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Playing with IP Reputation with Dshield & OSSEC

2015-06-09 21:00

Reputation[This blogpost has also been published as a guest diary on isc.sans.org]

When investigating incidents or searching for malicious activity in your logs, IP reputation is a nice way to increase the reliability of generated alerts. It can help to prioritize incidents. Let’s take an example with a WordPress blog. It will, sooner or later, be targeted by a brute-force attack on the default /wp-admin page. In this case, IP reputation can be helpful: An attack performed from an IP address reported as actively scanning the Internet will not (or less) attract my attention. On the contrary, if the same kind of attack is coming from an unkown IP address, this could be more suspicious…

By using a reputation system, our monitoring tool can tag an IP address with a label like “reported as malicious” based on a repository. The real value of this repository depends directly of the value of collected information. I’m a big fan of dshield.org, a free service provided by the SANS Internet Storm Center. Such service is working thanks to the data submitted by many people across the Internet. For years, I’m also pushing my firewall logs to dshield.org from my OSSEC server. I wrote a tool to achieve this: ossec2dshield. By contributing to the system, it’s now time to get some benefits from my participation: I’m re-using the database to automatically check the reputation of the IP addresses attacking me. We come full circle!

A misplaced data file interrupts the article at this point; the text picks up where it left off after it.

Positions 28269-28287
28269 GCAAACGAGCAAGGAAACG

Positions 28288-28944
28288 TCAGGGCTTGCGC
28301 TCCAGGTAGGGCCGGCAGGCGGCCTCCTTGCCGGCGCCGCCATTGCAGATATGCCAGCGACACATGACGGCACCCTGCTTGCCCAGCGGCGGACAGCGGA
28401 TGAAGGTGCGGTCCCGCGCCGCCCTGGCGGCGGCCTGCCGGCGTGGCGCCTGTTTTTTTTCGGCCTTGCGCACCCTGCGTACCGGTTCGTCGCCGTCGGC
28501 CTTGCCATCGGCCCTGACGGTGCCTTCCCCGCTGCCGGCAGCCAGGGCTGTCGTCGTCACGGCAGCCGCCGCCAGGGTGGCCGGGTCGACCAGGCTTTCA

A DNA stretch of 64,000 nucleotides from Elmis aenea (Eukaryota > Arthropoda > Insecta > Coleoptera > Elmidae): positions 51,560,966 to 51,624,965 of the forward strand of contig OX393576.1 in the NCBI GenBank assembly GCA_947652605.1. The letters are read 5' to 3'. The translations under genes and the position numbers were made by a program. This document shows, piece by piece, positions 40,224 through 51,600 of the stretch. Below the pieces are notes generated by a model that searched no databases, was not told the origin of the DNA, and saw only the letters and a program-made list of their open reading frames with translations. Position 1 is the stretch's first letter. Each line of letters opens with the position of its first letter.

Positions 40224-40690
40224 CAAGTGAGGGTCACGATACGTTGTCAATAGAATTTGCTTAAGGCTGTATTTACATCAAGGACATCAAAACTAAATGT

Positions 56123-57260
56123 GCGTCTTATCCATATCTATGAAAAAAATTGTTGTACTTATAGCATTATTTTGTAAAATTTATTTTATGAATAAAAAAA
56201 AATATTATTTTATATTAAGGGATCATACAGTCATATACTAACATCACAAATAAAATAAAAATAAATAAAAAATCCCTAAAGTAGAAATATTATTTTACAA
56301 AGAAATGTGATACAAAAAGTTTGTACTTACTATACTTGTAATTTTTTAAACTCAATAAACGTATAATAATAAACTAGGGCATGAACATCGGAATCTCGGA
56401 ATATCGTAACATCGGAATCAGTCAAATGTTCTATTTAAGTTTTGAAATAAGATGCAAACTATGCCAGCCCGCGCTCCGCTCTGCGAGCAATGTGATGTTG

To achieve this, let’s use the API provided on isc.sans.org and the OSSEC feature called “Active-Response” which allows to trigger a script upon a set of conditions. In the example below, we call the reputation script with our attacker address for any alert with a level >= 6.

<command>
    <name>isc-ipreputation</name>
    <executable>isc-ipreputation.py</executable>
    <expect>srcip</expect>
    <timeout_allowed>no</timeout_allowed>
</command>
<active-response>
    <!-- Collect IP reputation data from ISC API
      -->
    <command>isc-ipreputation</command>
    <location>server</location>
    <level>6</level>
</active-response>

(Check the Active-Response documentation for details)

The ISC API can be used to query information about an IP address. The returned results are:

$ wget -O - -q https://isc.sans.edu/api/ip/195.154.243.219?json
{"ip":{"abusecontact":"unknown","number":"195.154.243.219","country":" FR ","as":"12876 ","asname":" AS12876 ONLINE S.A.S.,FR","network":" 195.154.0.0/16 ","comment":null}}

The most interesting fields are:

  • count – the number of times the IP address has been reported as an attacker
  • attacks – the number of targeted IP addresses
  • mindate  – the first report
  • maxdata – the last report

The script “isc-ipreputation.py” can be used from the command line or from an OSSEC Active-Response configuration block. To reduce the requests against the API, a SQLite database is created and populated with a local copy of the data. Existing IP addresses will be checked again after a specified TTL (time-to-live), by default 5 days. Data are also dumped in a flat file or Syslog for further processing by another tool. Here is an example of entry:

$ tail -f /var/log/ipreputation.log